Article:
A survey conducted by the Home Observatory (House dust mite observatory for the first evidence-based immunotherapy), sponsored by FederAsma and Allergie onlus and the five leading national scientific companies dealing with respiratory diseases, showed that one in two asthmatic patients, with a personal perception of being better, interrupts the prescribed treatments independently.

In a recent interview, Professor Giorgio Walter Canonica, Director of the Centre for Personalized Asthma and Allergy Medicine at Humanitas and President of the Italian Society of Allergy, Asthma and Clinical Immunology (Siaaic), stressed: “Better does not mean well, because the symptoms that are temporarily attenuated will sooner or later reappear. The problem is that the attention threshold is falling in the long run, so we prefer to tolerate disorders and have a lower quality of life rather than follow continuous therapy.

Asthma should be carefully monitored and the specialist’s instructions should be followed.


What is Asthma?

Allergic asthma is the most common form of asthma and often occurs during childhood. “The allergens responsible are mainly inhalative (pollens, mites, dog and cat epithelia, alternaria), and the so-called cross reactions with food are not uncommon. Food, on the other hand, rarely causes asthma on its own,” explains Prof. Canonica.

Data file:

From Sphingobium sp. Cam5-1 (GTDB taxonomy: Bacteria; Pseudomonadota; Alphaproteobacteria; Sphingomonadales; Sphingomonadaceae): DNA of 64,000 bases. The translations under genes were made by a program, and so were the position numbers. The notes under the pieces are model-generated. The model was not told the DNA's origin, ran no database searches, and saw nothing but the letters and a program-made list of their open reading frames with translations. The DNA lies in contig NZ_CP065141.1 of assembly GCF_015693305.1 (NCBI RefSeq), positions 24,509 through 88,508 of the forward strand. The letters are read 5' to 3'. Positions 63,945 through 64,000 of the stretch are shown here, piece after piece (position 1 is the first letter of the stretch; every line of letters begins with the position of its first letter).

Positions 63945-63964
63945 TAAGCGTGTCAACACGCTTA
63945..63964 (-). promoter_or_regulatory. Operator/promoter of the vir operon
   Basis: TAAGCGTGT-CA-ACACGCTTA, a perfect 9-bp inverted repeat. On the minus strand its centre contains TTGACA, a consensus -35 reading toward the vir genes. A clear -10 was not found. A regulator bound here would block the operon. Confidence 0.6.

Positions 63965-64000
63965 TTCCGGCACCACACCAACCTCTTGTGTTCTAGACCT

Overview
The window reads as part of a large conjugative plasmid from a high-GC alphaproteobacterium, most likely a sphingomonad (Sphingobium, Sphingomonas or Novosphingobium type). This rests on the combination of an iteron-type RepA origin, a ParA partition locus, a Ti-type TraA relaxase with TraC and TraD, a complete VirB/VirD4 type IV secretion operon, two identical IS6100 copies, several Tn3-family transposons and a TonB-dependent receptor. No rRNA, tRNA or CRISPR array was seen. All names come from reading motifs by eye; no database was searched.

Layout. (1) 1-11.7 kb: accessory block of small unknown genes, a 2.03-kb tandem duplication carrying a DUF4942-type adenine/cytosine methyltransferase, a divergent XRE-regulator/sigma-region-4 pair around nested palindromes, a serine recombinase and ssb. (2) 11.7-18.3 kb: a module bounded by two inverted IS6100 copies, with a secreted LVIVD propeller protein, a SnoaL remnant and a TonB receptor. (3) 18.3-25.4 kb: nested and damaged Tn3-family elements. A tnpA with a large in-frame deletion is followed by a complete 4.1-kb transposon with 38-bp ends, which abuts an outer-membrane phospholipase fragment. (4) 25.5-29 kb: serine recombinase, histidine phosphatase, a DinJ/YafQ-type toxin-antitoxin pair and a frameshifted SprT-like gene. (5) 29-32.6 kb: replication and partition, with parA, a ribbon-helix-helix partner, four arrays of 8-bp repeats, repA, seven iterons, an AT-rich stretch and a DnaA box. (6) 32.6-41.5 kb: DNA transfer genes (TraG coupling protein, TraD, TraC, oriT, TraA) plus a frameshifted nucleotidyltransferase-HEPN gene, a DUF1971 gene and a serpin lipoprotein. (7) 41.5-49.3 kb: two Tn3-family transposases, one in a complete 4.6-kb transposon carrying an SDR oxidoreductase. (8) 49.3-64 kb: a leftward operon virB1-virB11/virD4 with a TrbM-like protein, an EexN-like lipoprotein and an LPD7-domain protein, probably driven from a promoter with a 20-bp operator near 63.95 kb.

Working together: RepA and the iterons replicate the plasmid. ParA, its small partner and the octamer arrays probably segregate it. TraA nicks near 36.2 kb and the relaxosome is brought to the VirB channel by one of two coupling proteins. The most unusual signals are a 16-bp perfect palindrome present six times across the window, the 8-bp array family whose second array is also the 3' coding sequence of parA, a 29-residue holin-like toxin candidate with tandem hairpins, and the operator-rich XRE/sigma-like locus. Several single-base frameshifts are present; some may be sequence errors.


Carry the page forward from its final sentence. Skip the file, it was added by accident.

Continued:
Symptoms can be chronic or intermittent and involve the bronchi, with sudden narrowing of the airways (called bronchospasm) and excessive production of mucus. The two phenomena, individually or together, complicate breathing, create a “hunger” for air (breathlessness), cause wheezing with a typical whistle or wheeze, and often cause coughing that further worsen breathing.


Treatment options

“The therapy aims to control the disease in the medium and long term and should therefore always be monitored. Since asthma can change over time, for example due to changes in environmental factors, treatment must always be personalized: it is important that the patient recognizes any improvements, to avoid taking unnecessary drugs, or worsening, to increase doses,” stresses Prof. Canonica.

For the treatment of mild intermittent asthma beta 2-agonists with short duration of action may be helpful, as they are taken by inhalation. These act on some receptors of the smooth muscles of the bronchi and relax them, resulting in bronchodilatation.

The inhaler should be chosen carefully to ensure maximum patient benefit by improving adherence to the prescribed therapy.

In the case of moderate and severe asthma, on the other hand, it is necessary to take corticosteroids by inhalations – which have an anti-inflammatory effect – and beta-agonists with a long duration of action, capable of promoting bronchodilatation. If the patient suffers from a severe form, additional medications may be needed in addition.

Monoclonal antibodies are also available which, by binding to circulating E immunoglobulins, prevent the release of histamine and leukotrienes, which are responsible for asthma symptoms. The administration is done by injection every two to four weeks.

“Other biological therapies based on monoclonal antibodies, such as anti-Interleukin 5, are already available to us today,” concluded Professor Canonica.